Reproductive & Maternal Health Resource Center

Reproductive & Maternal Health Resource Center

Disclosures: The authors report no relevant financial disclosures.
October 28, 2020
1 min read

Male infertility linked to higher mortality risk

Disclosures: The authors report no relevant financial disclosures.
You've successfully added to your alerts. You will receive an email when new content is published.

Click Here to Manage Email Alerts

We were unable to process your request. Please try again later. If you continue to have this issue please contact

Infertile men, especially those who were azoospermic, were at an increased risk for mortality compared with fertile men, according to an analysis of United States claims data published in Urology.

“There have been several studies suggesting an association between male infertility and later health problems,” Michael L. Eisenberg, MD, director of male reproductive medicine and surgery at the Stanford University School of Medicine, told Healio Primary Care. “We wanted to examine this further and help understand more about the association.”

itle: A higher risk for mortality exists among infertile vs. fertile men, even when excluding: First Bar = HR = 1.56 Variable A = CVD Second Bar = HR = 1.32 Variable B = Prevalent cancers Third Bar = HR = 1.59  Variable C = Other chronic diseases
Reference: Del Guidice F, et al. Urology. 2020;doi:10.1016/j.urology.2020.07.087.

The researchers reviewed claims data from 134,796 infertile men (oligozoospermic men, 18,826; azoospermic men, 12,630) and 242,282 fertile men. The mean age of all men in the study was 35 years. Both cohorts had similar smoking and obesity rates.

Michael L. Eisenberg

Eisenberg and colleagues reported that 76 men (0.40%) with oligospermia and 88 men (0.70%) with azoospermia died during the 3.1 years of follow-up (P = .0001). There were also 615 (0.25%) fertile men who died during 3.6 years of follow-up (P < . 0001). The men with azoospermia had a significantly increased risk for death (HR = 2.01; 95% CI, 1.6-2.53) vs. the men with oligospermia (HR = 1.17; 95% CI, 0.92-1.49). In addition, the cohort of infertile men had a higher risk for death (HR = 1.42; 95% CI, 1.27-1.6) than the cohort of fertile men.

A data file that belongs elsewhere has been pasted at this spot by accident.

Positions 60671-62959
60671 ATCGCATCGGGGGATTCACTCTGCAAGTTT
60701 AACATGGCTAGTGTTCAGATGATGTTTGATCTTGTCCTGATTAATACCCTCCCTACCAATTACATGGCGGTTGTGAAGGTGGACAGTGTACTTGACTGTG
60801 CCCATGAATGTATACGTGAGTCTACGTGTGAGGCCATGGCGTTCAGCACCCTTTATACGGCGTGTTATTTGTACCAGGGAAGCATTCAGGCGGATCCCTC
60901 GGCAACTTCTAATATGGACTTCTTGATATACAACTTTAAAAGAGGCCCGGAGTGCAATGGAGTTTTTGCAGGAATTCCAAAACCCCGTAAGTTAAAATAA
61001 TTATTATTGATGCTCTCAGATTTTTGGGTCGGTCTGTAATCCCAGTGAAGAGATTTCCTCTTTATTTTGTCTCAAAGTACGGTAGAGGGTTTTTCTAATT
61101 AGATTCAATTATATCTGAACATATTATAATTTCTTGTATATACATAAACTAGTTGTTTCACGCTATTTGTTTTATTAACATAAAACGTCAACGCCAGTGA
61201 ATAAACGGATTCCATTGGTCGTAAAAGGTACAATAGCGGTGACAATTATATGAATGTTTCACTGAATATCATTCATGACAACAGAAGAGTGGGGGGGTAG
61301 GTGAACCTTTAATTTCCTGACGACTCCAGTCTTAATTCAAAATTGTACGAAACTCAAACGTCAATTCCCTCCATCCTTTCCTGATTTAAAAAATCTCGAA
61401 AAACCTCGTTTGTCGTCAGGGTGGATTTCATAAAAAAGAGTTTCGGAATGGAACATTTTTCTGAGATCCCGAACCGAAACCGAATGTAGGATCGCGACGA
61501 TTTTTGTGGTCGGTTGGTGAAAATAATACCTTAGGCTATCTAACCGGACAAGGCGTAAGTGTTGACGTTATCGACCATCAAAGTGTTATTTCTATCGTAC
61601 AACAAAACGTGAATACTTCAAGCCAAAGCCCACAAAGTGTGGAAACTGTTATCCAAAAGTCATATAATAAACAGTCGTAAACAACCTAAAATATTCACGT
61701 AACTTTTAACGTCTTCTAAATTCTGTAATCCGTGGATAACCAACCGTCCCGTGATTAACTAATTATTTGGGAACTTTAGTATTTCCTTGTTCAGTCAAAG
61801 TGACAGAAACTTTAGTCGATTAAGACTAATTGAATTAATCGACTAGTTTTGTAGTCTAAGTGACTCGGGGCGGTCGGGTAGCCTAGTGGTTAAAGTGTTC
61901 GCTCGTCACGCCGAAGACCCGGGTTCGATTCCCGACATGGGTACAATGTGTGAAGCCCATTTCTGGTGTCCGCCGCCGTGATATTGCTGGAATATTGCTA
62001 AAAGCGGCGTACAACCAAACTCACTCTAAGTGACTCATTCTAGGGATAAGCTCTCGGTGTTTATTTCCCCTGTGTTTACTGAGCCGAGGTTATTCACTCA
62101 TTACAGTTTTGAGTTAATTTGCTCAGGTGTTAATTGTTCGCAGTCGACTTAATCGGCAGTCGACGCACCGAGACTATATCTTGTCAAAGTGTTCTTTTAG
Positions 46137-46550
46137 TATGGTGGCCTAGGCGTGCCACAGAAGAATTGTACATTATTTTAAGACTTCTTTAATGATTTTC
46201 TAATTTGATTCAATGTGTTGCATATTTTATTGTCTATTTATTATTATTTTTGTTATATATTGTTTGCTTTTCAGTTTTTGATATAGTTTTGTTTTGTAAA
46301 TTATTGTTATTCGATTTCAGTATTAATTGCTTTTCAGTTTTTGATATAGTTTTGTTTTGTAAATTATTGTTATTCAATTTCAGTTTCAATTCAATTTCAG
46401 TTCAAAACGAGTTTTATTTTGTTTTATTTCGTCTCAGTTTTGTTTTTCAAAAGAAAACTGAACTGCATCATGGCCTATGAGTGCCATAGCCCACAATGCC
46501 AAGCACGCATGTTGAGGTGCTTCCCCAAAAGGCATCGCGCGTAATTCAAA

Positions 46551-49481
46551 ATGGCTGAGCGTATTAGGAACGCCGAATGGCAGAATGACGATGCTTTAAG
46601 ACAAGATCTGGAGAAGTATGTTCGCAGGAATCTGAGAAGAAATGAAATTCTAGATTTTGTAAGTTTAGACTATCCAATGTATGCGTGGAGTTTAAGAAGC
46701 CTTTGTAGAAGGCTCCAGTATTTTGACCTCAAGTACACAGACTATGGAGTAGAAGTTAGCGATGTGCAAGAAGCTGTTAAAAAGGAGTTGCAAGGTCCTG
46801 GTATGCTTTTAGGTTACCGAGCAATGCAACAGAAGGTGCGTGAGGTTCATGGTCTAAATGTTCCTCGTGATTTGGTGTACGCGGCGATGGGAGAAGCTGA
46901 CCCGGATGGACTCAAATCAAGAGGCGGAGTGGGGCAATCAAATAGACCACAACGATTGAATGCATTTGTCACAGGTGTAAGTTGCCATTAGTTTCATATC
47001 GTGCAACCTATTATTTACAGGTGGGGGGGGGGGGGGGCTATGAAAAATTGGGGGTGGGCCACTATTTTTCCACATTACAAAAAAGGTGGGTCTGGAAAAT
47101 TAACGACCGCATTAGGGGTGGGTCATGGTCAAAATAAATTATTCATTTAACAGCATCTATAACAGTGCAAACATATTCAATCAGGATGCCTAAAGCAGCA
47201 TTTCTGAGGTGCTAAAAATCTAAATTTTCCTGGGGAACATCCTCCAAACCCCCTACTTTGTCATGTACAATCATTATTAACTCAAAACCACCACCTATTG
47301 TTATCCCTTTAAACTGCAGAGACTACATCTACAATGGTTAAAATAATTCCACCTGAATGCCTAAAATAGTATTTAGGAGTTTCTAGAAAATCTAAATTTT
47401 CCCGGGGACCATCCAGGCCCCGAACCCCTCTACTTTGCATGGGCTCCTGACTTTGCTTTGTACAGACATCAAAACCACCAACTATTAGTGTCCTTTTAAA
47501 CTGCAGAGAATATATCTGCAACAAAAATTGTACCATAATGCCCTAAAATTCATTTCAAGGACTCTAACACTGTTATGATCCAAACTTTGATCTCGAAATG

The researchers said that a higher risk for death among infertile men also existed when CVD (HR =1.56; 95% CI, 1.17-2.07), prevalent cancers (HR = 1.32; 95% CI, 0.92-1.89) and other chronic diseases such as COPD, depression, infectious diseases, liver diseases and renal disease (HR = 1.59; 95% CI, 1.33-1.91) were excluded. This suggests that baseline health alone does not explain why infertile men are at increased risk for mortality, according to the researchers.

“It is possible that genetics, epigenetic, lifestyle or developmental factors may explain the association,” Eisenberg said.

The findings, he added, offer physicians “an opportunity to engage infertile men more broadly about health.”

“Since we do not know the etiology, there is no need to be alarmist,” he said. “But we can certainly explain that health is important both for longevity but also reproduction.”